• The influx of foreign investors could accelerate lower clubs up the league table as seen with Manchester city (Smith, 2013)
• The likelihood of a new league is low therefore a set number of clubs operating at one time.
• High barriers to entry such as players need to be at a high enough level to stay in the league. Stadiums need to meet certain expectations e.g. capacity size needs to be minimum 4000 seats with ability to 5000 for standing, Floodlights, goal-line technology. (EFL, 2018)

Rivalry amongst existing firms

• One of the main sources of revenue for the club comes from broadcasting (MMU, 2014) this is the most competitive revenue stream, which relies on the success of the team on the pitch.
• To improve success on the field better players will need to be purchased but with a limited number of top players and limited time to buy players because of only 2 transfer windows a year, this creates market pressure that inflates players wages as club’s bid against each other. (Fisher, et al., 2015)

Determinants of supply power

• Determinants of power are high as agents control players commercial and marketing activities (Neville, 2013)
• Determinants of power are low due to supplier demand outstripping club. (Fisher, et al., 2015)
• Suppliers aspire for association with clubs, therefore demand is inelastic.

Determinants of buyer power

• Determinants could rise if individual fans become a collective e.g. Spirit of Shankly group (BBC Sport., 2014a)
• Low switching cost counter balanced by obdurate emotional loyalty. (Fisher, et al., 2015)
• Limited stadium capacity, fan base, equating to price inelasticity. (Fisher, et al., 2015)

Organisational/cultural structures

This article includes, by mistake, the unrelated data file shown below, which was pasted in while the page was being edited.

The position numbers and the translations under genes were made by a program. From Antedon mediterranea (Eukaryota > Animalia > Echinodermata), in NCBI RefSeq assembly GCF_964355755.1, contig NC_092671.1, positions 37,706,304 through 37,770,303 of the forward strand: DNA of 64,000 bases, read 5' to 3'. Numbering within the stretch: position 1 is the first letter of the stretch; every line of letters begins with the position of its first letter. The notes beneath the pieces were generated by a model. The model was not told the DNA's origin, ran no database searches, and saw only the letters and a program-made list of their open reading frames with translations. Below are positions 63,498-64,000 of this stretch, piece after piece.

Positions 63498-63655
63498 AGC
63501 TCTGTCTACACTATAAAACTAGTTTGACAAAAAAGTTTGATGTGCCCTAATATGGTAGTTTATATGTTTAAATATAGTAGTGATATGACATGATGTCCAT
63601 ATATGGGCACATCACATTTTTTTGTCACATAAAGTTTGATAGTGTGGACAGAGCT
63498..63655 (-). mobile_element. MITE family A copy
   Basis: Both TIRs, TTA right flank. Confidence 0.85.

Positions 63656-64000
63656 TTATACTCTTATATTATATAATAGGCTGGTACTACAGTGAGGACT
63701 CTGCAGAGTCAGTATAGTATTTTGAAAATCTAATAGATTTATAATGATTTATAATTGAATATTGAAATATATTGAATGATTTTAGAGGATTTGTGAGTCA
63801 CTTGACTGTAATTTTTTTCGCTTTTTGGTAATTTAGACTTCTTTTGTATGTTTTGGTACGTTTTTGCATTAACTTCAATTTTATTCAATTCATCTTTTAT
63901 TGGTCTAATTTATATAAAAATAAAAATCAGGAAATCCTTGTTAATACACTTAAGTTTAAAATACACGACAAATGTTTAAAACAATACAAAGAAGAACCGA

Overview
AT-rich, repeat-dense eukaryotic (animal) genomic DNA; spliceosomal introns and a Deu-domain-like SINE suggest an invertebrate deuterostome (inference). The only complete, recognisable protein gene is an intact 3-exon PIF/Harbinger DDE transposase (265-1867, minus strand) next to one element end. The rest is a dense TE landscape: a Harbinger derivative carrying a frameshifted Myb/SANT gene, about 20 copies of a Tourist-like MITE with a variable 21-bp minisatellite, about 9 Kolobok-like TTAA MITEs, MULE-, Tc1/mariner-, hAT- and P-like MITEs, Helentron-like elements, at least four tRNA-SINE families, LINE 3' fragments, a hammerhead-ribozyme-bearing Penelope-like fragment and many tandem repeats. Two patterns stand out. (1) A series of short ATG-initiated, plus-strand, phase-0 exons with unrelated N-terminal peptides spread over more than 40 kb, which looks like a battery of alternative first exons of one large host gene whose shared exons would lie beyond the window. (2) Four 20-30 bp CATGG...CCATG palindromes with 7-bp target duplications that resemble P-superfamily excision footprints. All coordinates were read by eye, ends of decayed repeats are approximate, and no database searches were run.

Most people look at Liverpool FC as just a football club which to many fans that can come across as correct but looking into the club from a business view you start to realise Liverpool FC can be an organisation as described by (Beech & Chadwich 2013). Organisation is defined as “a deliberate arrangement of people to achieve a particular end”. This runs throughout the whole football club as the players, staff, fans, coaches, manager, and owners all want the same thing is for Liverpool to succeed on the pitch such as winning trophies and qualifying for the champions league. The weather this is from a sporting perspective or a business perspective, fans will want the team to do well because it’s the club they love, and support was as the owners will want the team to do well to make money for the club as a business. Liverpool FC uses a cultural system “Cultural systems exercise an indirect form of control, because of not requiring direct supervision: it becomes a matter of willing conformity or self- control by employees.” (Johnson, et al., n.d.) The owners of Liverpool Football Club will not know all the staff personally who work to help the club. Meaning staff will need to show self-control because they may not have a boss to answer too but will have certain expectations to meet for themselves e.g. the kitchen staff may not be known by many players or higher up members of the club but play a very important role making sure they turn up on time to have the food ready for the players also making sure the food is cooked right for the players. “Cultural conformity may be attempted by the selection of appropriate staff in the first place. Employers look to find people who will ‘fit’.” (Johnson, et al., n.d.) Employees behaviour may be controlled once they are at work. For example, when starting you may have induction and mentoring programmes put in place. Chatman and Cha (2003) suggest that a “good culture” should be: Strategically relevant, it needs to be strong in order that people care about what is important. Must have an intrinsic ability to adapt to change. Liverpool Football Club do meet some of these points because they have shown how they can adapt to change when Bill Shankly took over he made some massive changes in the team leading to the majority of the players been sold so he can have a new style and philosophy of how Liverpool should be run to become a successful club which was backed by the owners and fans of Liverpool. The reign of Shankly’s change to the club really hit a high in 1973 when the club won their first European championship. (Hunter, 2018) This has now lead to the culture surrounded by Liverpool today with such a high expectation from fans to produce constant success across all levels from youth team to the first team. The culture of the club also understands what is important with the owners paying out money for the top players as well as building a new stand for increased seating in the stadium. (THIS IS ANFIELD, 2018)